And also this hits home... All of us eventually are called to sort and settle our loved ones possessions.  Last month I flew to my 77 year old mother's home in very rural Marshal Arkansas. 29 years before my dad passed away in 2017, he had moved his own mothers STUFF from his super revered grandfather's home in Taney County Missouri. I wish I'd had 40 employee company when he did that, a lot of valuable antiques were lost, and dad  tried to save a lot of things that had only sentimental value.

Dad moved a few tons of those things to an abandoned house on their new property in Marshall, down the hill from mom's.  As giant oak trees are wont to do in Arkansas wind storms, one had sliced the abandoned house practically in half, and by the time I got there several rains (and a couple of meth-heads) had been through the place (one methhead kindly forgot all the silverware in a cottage cheese bucket near the door, probably set it down and couldn't find it again).  Anyway, I came down as a professional to "TRIAGE" the damage, and cherry pick the 20% of non- ruined stuff worth saving.

The thing I'm most grateful for finding in the destroyed home was a wood carving by my grandfather, Clarence Fisher of Ridgedale, Missouri. He taught me early on about quality, repair, and the good-enough market. He was probably born to the poorest hillbilly family in the county (his father did not read or write, signed his name with an "x"). A self-taught carpenter and subsistence farmer, he left a deep imprint on me. Adam Minter had a similar relationship with his own grandfather.

The carving I salvaged from the house is the lower one (the top carving Pa gave us as a gift, it was his last carving). He told me he was worried he might not be able to do one for everyone in the family. But later it turned out he had an idea, to make a wood carving template, so he could "mass produce" them, or some other carpenter could.  That lower one I found on the floor of his daughter (my mom in Arkansas) in the house the tree destroyed.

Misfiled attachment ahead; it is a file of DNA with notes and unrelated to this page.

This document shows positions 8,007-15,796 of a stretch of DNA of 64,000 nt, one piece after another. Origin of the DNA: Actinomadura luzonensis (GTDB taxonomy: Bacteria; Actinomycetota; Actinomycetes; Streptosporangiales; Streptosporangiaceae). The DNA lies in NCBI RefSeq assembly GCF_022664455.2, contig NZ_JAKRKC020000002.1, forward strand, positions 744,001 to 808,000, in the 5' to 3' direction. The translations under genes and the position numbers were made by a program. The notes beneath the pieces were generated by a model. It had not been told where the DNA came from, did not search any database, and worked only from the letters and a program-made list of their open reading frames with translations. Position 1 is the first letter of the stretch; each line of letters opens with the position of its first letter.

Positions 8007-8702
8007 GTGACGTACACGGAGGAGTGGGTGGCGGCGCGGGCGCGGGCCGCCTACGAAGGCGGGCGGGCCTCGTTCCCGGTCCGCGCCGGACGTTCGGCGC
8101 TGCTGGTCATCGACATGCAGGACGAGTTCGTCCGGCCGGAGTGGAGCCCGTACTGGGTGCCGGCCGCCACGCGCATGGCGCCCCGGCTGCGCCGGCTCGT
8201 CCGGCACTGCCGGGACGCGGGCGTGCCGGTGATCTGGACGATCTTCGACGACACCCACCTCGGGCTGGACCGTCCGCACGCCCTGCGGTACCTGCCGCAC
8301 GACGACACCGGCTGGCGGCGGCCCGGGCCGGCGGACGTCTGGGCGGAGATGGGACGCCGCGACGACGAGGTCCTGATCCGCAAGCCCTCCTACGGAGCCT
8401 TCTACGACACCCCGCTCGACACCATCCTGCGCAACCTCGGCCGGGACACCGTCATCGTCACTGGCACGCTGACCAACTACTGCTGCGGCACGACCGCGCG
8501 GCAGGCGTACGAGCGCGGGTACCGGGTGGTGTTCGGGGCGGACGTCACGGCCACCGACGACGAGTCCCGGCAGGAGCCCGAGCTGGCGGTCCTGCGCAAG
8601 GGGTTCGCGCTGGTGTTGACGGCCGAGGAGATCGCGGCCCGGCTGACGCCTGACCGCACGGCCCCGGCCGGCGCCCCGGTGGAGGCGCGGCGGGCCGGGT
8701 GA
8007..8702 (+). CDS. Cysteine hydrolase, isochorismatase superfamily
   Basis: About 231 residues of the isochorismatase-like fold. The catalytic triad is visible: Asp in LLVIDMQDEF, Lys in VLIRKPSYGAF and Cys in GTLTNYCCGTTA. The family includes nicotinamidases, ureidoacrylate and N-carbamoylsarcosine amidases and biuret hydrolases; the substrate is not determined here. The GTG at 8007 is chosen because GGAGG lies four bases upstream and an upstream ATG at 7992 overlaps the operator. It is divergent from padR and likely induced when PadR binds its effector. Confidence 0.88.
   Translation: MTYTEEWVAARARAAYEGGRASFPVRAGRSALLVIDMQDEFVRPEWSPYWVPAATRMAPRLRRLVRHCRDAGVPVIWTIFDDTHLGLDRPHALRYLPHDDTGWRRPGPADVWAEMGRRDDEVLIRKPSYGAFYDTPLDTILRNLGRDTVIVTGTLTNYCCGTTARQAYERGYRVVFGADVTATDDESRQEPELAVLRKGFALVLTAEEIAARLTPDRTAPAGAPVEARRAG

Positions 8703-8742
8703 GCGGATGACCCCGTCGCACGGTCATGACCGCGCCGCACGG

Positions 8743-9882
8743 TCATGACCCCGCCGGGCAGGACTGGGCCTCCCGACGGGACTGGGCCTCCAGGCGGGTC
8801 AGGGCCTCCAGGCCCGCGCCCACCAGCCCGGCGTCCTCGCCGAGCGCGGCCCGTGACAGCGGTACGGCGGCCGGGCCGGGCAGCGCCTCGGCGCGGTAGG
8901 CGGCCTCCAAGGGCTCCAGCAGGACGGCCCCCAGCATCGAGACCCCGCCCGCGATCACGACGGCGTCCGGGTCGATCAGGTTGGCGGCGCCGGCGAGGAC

Adam is going to get a lot more coverage this month - C-SPAN, NPR Marketplace, and Fresh Air. And check the reviews so far in Nature, Publishers Weekly, Waste Dive, Recycling International, and NPR to name a few.  It's a great read, and if you want to hear some secret advice on the dilemmas he addresses, directly from a Reuse Pro, read on.

Ethical Gravity 4: Moral Moving Targets, Beautiful Gray Markets

Is an "illegal" market, or a "black market", unethical?

It is illegal to sell the Holy Bible in many nations, but who would consider it unethical?  It is important to distinguish ethics from laws passed by authorities to grant - well, more and more authority.

Beautiful, beautiful gray.

Ethical Gravity 3: Circular Economy Does Not Orbit Us, Tiger

Environmental Ethics Revolves Around Generations Yet To Be Born.

Primum Non Nocere to the future.

Long theme of this blog is how human behavior can be explained, or motivated by, Darwin's theory of evolution. Steven Pinker's psychology books owe a lot more to Darwin than to Freud.

We can see an animal - rat, beaver, guinea fowl, tiger - knows something is "about them".  Our brains are mapped the same way.
- Greed, Desire. 
- Fear, Revulsion. 
- Anger, Rage- Caring, Nurture.
The first three are called "Aversion Reactions".

I suffer everything - desire, fear, and anger - for the Tiger.

Vermont Press Release - Firsthand accounts of SECONDHAND, By Adam Minter